As Johnson told the Wall Street Journal earlier this month, Sondland told him that he was assured "if President Trump has that confidence" that the Ukrainians would do his bidding "then he'll release the military spending." Now, as the Post points out, Johnson's "knowledge of key events" in the case may "complicate his role as a juror in a trial by the Senate." 

Recall that when Johnson was asked about his defense of Trump’s actions, he snapped at the simple question from NBC News’ Chuck Todd and spun out the same deep state conspiracy theory pushed by the likes of Fox News’ Sean Hannity. 

Beyond his apparent involvement in Trump’s Ukraine dealings, Johnson is alleged to have benefited from campaign money illegally funneled from Russia via shell corporations owned by the National Rifle Association, which helped him win his tight 2016 race in Wisconsin.

Political action committees for Republican Sens. Mitch McConnell, Marco Rubio and Lindsey Graham reportedly accepted $7.35 million in contributions from a Ukrainian-born oligarch with close ties to Russian President Vladimir Putin during the 2016 election. McConnell and Graham are co-sponsors of a new resolution condemning the House impeachment inquiry. At least 50 Senate Republicans, several of whom have refused to publicly comment on the growing Ukraine scandal — citing a need to remain impartial for a likely Senate impeachment trial — have already signed onto that bill. The resolution is currently paused in the Senate Rules Committee until the House votes on impeachment rules later this week.  

As House Democrats’ investigation has rapidly unveiled ever more damaging material regarding Trump’s Ukraine scandal, public support for impeachment has shot up. Reportedly nervous about his wall of defense in the Senate crumbling, the president hosted several GOP senators at the White House, including Johnson, Graham, John Thune of South Dakota and John Kennedy of Louisiana, last week. A day earlier, Thune and Kennedy, had blocked a Democratic bill to provide funding for states to shore up election security. The next day, Sen. Marsha Blackburn, R-Tenn., quietly blocked three election-security bills for the second time this year.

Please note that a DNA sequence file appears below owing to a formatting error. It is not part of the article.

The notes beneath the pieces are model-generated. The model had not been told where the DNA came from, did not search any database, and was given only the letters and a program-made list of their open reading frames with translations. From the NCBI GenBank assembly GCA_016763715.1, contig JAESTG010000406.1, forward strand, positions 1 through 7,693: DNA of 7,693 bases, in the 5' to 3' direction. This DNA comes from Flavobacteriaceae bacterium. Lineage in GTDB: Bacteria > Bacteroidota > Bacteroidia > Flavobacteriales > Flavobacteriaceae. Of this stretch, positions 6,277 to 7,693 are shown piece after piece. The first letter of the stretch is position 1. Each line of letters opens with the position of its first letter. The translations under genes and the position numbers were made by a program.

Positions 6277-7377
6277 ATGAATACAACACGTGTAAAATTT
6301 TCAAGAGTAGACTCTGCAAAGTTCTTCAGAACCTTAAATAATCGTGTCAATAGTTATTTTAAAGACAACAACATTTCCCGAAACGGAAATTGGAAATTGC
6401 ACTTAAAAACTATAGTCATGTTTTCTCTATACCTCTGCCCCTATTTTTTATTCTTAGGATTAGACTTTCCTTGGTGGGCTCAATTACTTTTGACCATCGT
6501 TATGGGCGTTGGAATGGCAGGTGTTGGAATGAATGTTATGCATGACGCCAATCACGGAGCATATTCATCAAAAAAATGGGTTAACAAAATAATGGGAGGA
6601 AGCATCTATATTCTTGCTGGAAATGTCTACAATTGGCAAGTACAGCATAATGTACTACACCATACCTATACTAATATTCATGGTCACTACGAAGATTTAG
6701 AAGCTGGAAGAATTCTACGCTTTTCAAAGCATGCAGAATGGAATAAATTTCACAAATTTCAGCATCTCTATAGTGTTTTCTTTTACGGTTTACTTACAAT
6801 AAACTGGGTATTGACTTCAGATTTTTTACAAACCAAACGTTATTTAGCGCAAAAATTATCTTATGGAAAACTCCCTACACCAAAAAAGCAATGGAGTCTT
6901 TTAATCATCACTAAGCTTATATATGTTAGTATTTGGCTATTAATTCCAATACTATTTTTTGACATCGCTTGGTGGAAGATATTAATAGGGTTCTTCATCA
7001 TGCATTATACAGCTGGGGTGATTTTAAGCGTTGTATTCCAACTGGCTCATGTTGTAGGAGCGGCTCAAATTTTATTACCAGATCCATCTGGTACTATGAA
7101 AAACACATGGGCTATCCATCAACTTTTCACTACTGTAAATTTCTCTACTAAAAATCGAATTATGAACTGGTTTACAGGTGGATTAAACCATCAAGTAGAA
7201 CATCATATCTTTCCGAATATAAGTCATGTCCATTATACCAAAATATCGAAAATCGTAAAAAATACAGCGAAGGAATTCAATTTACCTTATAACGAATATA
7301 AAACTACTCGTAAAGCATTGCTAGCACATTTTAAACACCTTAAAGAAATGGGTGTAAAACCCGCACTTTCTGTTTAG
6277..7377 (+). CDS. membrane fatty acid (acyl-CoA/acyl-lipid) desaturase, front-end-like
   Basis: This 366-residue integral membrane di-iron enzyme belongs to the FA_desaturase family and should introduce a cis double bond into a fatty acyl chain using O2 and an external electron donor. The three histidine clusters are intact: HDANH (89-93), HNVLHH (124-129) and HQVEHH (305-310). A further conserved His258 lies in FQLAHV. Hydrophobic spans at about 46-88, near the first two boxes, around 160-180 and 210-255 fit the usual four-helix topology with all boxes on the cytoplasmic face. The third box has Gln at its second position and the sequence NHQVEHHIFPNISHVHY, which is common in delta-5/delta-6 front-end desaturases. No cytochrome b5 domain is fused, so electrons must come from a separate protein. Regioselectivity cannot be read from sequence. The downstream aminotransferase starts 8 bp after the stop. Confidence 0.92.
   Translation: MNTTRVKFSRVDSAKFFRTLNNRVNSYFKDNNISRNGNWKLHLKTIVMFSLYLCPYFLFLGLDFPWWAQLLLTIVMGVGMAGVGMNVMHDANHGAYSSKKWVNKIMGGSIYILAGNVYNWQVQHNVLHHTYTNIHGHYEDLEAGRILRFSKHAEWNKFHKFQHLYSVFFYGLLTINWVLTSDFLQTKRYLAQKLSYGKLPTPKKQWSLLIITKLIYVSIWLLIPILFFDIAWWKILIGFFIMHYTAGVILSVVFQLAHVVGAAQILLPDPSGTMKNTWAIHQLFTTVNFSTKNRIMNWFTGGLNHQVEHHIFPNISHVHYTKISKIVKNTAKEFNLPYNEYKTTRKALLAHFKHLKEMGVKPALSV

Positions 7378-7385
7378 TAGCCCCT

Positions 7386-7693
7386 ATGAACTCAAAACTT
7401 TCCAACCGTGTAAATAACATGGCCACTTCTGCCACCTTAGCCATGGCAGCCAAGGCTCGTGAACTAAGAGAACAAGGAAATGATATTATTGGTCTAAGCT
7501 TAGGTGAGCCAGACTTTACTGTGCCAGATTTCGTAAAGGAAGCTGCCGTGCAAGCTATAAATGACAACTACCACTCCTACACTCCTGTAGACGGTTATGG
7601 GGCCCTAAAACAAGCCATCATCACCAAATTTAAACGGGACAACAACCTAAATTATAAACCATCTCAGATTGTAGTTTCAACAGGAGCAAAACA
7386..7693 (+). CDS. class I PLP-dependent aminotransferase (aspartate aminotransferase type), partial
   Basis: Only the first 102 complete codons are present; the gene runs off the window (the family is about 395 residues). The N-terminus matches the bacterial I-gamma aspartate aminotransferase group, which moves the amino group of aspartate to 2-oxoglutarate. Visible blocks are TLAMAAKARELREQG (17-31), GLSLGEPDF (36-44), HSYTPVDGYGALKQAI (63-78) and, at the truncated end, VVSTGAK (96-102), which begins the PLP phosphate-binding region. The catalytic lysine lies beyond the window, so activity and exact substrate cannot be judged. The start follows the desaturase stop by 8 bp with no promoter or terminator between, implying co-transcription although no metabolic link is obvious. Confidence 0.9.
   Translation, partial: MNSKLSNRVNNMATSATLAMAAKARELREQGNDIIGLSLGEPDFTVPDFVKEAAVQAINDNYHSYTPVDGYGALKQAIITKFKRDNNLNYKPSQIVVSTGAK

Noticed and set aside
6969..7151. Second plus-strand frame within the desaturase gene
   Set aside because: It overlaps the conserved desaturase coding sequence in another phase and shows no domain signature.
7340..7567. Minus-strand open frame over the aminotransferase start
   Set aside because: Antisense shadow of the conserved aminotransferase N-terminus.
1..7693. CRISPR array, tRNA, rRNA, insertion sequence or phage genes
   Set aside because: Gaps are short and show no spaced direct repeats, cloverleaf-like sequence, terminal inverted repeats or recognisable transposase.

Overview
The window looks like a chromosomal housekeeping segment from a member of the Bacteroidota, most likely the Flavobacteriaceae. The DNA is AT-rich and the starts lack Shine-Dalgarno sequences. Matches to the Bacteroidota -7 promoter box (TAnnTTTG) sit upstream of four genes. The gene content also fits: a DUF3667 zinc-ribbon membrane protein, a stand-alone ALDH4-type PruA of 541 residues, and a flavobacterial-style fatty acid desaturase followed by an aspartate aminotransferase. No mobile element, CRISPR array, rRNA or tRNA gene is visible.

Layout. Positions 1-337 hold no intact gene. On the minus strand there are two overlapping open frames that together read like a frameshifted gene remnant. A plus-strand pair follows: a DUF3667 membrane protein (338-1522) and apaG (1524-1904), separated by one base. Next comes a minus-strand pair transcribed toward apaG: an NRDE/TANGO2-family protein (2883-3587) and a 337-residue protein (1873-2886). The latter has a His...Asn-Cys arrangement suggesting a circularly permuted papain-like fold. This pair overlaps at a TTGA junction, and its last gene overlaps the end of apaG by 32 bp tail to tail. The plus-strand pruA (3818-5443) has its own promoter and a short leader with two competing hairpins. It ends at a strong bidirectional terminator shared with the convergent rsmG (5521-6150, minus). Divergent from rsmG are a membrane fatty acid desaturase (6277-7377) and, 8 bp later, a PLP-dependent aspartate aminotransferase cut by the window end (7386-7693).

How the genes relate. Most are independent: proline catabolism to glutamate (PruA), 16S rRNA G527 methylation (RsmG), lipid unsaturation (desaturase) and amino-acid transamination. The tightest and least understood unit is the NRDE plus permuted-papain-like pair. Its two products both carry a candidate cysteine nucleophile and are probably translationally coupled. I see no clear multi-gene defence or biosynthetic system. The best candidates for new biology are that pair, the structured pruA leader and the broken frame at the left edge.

“You know, it’s not a good sign if you’re doing the same thing over and over and expecting a different result," Blackburn said on the Senate floor late last week. She is among the Republican senators with close ties to a U.S.-sanctioned Russian politician who is accused of illegally channeling Russian funds through the NRA. Under Senate rules, any individual senator can block a vote on a bill.

When Senate Republicans are not prematurely dismissing an impeachment inquiry on which they will probably have to render judgment, they continue to protect Trump’s refusal to clamp down on potential election interference. If Republican charges of a "kangaroo court" are anything, they are a classic case of projection: How can Senate Republicans possibly serve as impartial jurors in a trial of the president, when they are implicated in the same pattern of political malfeasance?

By Sophia Tesfaye

Sophia Tesfaye is Salon's senior editor for news and politics, and resides in Washington, D.C. You can find her on Twitter at @SophiaTesfaye.